By Gene Munster
We’re expecting bad news from next week’s release of Tesla’s (TSLA) Mar-19 production and delivery numbers. Challenging logistics will likely impact vehicles in transit to Europe and China, along with a potential step down in US demand as the EV tax credit pulled buyers into the Dec-18 quarter. Despite the company’s struggles, we continue to believe Tesla will prevail in the long term, in part because they’re blitzscaling.
Blitzscaling is a concept coined by Reid Hoffman of PayPal and LinkedIn success. The point of blitzscaling is to prioritize lightning-fast speed of growth over efficiency to capture what Hoffman calls a “first scaler advantage.” If a company can’t build some mechanism of loyalty into their product, they shouldn’t blitzscale because the first mover advantage becomes moot. Blitzscaling is a bet-the-company strategy that should only be used if there is a market sizable enough to justify the upfront risks.
In Hoffman’s book, he details the steps of Blitzscaling as:
- Do things that don’t scale
- Reach the next stage of blitzscaling
- Figure out how to do one set of things that scale while simultaneously doing another set of things that don’t scale
- Reach the next stage of blitzscaling
- Repeat until you reach market dominance
Tesla seems to be embracing these characteristics of blitzscaling. It’s attacking a nascent but potentially massive market in electric vehicles. It’s achieving customer lock-in through a tech-forward approach of viewing cars as a living combination of hardware and software that can be updated, the supercharger network, and a more physical lock-in of the installation of in-home charging infrastructure. Most importantly, the company has been prioritizing growth by doing a mix of things that scale and don’t (eg. doing Model 3 construction by hand after the mass automation plans failed and announcing the Model Y that will leverage a lot of the Model 3). We see this strategy reflected in strong top-line growth, but limited profitability and consequent cash concerns at Tesla.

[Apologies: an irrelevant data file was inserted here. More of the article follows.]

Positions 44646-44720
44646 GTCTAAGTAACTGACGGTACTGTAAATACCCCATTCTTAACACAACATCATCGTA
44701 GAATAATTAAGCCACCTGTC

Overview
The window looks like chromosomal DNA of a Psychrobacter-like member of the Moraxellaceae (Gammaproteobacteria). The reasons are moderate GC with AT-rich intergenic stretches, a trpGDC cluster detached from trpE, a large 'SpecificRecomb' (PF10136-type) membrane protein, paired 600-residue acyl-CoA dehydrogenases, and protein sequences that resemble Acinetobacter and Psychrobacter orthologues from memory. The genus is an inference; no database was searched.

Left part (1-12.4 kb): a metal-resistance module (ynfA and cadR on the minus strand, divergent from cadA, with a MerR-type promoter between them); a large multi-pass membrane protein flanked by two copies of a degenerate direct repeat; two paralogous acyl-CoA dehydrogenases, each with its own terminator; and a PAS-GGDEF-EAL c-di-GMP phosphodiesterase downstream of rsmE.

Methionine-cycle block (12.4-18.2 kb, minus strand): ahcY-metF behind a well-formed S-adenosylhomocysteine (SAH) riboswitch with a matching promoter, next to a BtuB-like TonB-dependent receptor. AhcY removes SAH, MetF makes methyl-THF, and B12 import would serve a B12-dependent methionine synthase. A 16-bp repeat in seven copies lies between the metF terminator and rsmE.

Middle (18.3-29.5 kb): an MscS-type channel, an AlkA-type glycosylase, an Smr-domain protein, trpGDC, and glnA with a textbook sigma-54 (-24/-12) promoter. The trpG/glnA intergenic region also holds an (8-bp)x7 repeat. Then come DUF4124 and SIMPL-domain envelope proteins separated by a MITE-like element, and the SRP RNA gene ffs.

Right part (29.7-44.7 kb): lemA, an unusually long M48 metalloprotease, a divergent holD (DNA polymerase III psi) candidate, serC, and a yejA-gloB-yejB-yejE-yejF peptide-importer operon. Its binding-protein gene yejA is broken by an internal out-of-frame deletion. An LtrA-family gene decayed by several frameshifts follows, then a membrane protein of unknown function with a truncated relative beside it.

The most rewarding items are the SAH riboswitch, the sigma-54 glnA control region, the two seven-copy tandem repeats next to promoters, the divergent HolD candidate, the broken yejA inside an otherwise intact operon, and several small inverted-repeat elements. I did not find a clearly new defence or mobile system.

If Musk started Tesla five years later, the company would probably still be private and blitzscaling funded by private money that seems to more readily embrace blitzscaling. See the success of companies like Uber and Airbnb. If public investors saw the balance sheets of some of these private companies when they were deep into blitzscaling, they’d probably think they were at risk of going bankrupt too. Tesla is in the difficult position of blitzscaling as a public company where we all have access to their finances and can speculate as to the company’s solvency. Even worse for Tesla, public market investors can bet against the company and vocalize those short bets, creating the religious battle lines we see between Tesla bulls and bears.
Blitzscaling might be the wrong strategy for Tesla. The EV market may not end up being as big as we think. There may be less customer lock-in for EVs than in ridesharing or home rental. Margins may never reach a level where the long-term value ultimately accrued by a leadership position repays the initial capital outlay and risk of the strategy. Alternatively, blitzscaling might be the right strategy and Tesla could just fail at it by running out of cash before it gets there. There’s also always the wild card of Elon Musk.
There are plenty of reasons Tesla could win and plenty of reasons Tesla could fail. As long as investors understand why Tesla is running its business they way they are, they can make an educated bet on the strategy rather than choose the emotional path of thinking the company has to succeed for noble reasons or fail for reasons of dislike.
Disclaimer: We actively write about the themes in which we invest or may invest: virtual reality, augmented reality, artificial intelligence, and robotics. From time to time, we may write about companies that are in our portfolio. As managers of the portfolio, we may earn carried interest, management fees or other compensation from such portfolio.
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